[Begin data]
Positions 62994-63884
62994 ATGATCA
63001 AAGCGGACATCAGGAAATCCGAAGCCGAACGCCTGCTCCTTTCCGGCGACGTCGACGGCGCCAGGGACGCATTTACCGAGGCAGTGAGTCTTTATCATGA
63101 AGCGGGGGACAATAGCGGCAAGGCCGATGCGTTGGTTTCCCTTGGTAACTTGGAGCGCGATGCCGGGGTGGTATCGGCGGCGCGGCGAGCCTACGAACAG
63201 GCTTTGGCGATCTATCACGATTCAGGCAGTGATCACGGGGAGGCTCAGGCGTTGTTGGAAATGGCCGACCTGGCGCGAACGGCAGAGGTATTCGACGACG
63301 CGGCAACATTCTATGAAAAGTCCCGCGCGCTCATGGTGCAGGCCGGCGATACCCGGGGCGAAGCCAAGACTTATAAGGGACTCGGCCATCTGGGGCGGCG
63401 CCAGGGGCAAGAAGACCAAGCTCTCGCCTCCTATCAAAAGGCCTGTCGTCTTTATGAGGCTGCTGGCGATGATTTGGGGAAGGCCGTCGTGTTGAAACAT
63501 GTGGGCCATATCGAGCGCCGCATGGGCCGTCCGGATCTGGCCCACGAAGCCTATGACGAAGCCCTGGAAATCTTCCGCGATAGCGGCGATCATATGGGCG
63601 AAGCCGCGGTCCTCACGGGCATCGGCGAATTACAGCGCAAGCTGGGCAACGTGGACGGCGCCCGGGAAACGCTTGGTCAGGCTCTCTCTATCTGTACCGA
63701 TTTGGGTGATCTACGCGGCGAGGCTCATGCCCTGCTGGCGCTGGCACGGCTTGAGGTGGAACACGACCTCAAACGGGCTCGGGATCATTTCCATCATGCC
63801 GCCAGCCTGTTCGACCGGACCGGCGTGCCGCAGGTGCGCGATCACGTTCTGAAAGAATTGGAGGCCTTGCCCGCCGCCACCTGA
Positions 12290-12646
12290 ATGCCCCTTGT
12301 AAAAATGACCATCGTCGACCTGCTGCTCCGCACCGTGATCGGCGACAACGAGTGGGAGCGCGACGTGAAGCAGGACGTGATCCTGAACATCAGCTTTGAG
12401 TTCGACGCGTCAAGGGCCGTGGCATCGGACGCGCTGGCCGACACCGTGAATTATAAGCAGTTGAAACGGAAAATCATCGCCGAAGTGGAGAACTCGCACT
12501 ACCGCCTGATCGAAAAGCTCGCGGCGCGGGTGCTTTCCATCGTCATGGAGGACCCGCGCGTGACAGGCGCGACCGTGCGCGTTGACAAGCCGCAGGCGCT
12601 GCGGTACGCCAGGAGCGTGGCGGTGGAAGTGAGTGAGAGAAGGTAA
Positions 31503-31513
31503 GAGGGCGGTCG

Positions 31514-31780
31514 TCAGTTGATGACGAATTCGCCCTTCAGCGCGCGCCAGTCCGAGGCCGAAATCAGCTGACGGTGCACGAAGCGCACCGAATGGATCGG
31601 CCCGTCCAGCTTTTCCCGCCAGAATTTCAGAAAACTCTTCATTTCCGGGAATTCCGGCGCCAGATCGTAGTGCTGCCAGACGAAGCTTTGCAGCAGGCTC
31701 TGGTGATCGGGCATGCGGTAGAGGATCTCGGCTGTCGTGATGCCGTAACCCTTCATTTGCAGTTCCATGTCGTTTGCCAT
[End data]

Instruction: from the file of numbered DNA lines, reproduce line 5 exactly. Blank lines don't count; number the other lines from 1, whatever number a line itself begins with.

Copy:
63201 GCTTTGGCGATCTATCACGATTCAGGCAGTGATCACGGGGAGGCTCAGGCGTTGTTGGAAATGGCCGACCTGGCGCGAACGGCAGAGGTATTCGACGACG